While some may perceive the notion of “healing” as belonging to the domain of the esoteric and the ‘New Age,’ and despite having personally experienced life’s traumas, I firmly distance myself from the camp of self-absorbed recoverists. I find solace in applied compassion — a deliberate act of selfless service to the common — a protective shield against personal harm. Should you suggest to me that there is a scarcity of individuals who genuinely extend care towards others, and that it is unreasonable to anticipate benevolent acts from many, I shall respectfully disagree. Most people are simply caught up in the grip of constant thinking, even those of us who have the best intentions. However, it is not the magnitude of our cerebral capacities that distinguishes us from other species, but rather our innate ability to empathize. Additionally, our distinctive quality is rooted in the inborn creative force that resides within us.

Which brings me to the “fiction” part, a vast and all-encompassing domain. Fictions are the mental constructs through which we share our personal fantasies and give form to archetypal narratives that shape our perceived realities. Some fictions, however, become so deeply ingrained within us that we begin to ascribe to them the status of truths, facts, and rules. Consider, for example, how we often regard historical accounts as unequivocal representations of what truly transpired in the past. Similarly, we encounter new scientific research presented as a meticulously documented record of nature’s undeniable truths, dressed in the empirical evidence. Yet, the subsequent scientific inquiries may yield contrasting results, potentially invalidating prior assertions. It is the popularity and enduring presence of a particular fabrication within society that distinguishes it as a mere cosplay from one that assumes the guise of a documentary. Noble mention goes to a plethora of fantasies surrounding notions of “urgency,” “seriousness,” “accomplishments,” and “credibilities,” each contributing to the varying degrees of attention and significance assigned to different public broadcasts.

In our narrative of reality blending with poetry, and within the stories we construct for ourselves, the singular force that remains steadfast, shielding us from the solipsistic tyranny of engineered desire, is our common bond. We exist not in isolation but in profound interconnection, ingrained with an ability for creation and compassion, our birthright. It becomes an undeniable obligation of every individual entrusted with leadership, or who harbors aspirations to guide others, to deliberate their role in the grand theater — a valiant “guardian-architect” or a modest “scholar-gardener.” To embrace the former signifies a treacherous idealism, ensnared by a ceaseless pursuit of resources and dominion. In this grim venture, people are reduced to mere metrics and commodified as the “new oil,” steering our meticulously measured, orchestrated, and fragmented world toward a harrowing dystopia. This is the manifestation of a heroic ego at work, eagerly seeking to wage battles against poverty, illness, substance abuse, old age, non-productiveness, boredom, and any form of adversity the humanity may symptomize.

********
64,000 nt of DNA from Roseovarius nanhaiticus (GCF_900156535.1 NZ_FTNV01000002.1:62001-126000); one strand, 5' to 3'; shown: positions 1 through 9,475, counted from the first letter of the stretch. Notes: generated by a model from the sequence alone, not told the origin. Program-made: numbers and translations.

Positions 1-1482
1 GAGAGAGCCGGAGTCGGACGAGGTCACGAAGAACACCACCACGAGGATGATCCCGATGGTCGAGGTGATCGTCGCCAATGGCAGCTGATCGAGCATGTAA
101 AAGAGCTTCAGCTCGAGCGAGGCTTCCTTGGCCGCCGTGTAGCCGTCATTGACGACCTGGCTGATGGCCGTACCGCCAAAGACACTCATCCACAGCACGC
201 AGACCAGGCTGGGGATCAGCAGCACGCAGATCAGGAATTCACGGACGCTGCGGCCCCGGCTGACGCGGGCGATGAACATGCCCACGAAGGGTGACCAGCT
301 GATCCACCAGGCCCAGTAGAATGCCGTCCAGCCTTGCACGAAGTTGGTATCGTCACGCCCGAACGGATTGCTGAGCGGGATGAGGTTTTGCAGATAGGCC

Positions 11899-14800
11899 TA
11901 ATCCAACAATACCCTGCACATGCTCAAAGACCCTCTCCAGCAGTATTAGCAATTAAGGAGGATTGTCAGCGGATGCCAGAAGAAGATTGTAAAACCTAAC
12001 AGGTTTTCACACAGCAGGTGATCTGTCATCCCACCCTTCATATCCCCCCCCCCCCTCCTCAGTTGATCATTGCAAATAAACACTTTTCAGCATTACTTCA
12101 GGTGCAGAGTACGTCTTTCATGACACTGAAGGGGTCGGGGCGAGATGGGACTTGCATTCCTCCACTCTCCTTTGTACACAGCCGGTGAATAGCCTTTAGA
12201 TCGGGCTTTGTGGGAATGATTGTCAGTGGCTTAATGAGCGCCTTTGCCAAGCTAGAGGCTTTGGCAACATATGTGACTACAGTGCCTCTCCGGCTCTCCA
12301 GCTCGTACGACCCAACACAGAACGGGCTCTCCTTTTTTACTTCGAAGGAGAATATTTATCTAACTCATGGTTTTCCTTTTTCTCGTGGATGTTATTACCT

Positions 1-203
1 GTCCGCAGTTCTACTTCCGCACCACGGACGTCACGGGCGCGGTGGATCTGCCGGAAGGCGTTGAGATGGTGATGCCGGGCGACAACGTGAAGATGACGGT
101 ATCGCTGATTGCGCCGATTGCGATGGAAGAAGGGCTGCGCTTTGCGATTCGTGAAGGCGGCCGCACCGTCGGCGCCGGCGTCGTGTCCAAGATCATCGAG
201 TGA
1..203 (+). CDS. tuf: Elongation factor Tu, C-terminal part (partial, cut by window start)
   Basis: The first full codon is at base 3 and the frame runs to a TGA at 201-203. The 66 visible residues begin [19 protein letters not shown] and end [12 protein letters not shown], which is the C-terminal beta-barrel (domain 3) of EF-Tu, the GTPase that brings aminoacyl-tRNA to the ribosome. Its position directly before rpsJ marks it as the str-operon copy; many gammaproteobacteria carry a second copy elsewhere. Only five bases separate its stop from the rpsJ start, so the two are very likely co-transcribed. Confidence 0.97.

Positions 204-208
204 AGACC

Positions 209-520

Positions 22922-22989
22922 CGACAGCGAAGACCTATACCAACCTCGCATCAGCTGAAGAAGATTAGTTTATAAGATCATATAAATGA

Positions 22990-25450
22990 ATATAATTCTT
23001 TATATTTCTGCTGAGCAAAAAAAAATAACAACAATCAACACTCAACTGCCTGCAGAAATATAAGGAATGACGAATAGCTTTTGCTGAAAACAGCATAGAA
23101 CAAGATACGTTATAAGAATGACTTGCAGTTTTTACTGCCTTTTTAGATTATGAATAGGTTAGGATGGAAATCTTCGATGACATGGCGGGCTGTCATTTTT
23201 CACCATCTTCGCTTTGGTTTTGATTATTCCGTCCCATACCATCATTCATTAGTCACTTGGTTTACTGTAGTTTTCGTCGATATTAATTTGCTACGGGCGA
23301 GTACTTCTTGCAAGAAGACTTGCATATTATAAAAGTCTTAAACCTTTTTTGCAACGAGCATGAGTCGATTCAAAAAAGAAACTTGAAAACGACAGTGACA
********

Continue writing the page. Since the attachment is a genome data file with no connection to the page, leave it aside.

The course of heroism often entails lying in wait for opportune moments to emulate the “Pro,” resorting to brute force, or adopting the tactics of the “Coward” by ambushing opponents from the shadows. Alternatively, it may involve assuming the guise of the “Fool,” employing surveillance and algorithms in a mission of control, foolhardy veiled beneath a shroud of common welfare. To tread the path of the “scholar-gardener” is to surrender to the healing realism it brings. It requires treating symptoms as phenomena, devoid of judgment, to alternate heroic fantasy with less inspiring humbler stance, free from the burden of superiority. By donning the mantle of a “scholar-gardener,” one embarks on an introspective journey, fostering genuine understanding, and nurturing our common bond with deliberate discernment and compassion.


  1. video: a delicately rearranged scene from Leonid Gaidai’s “Operation Y”↩︎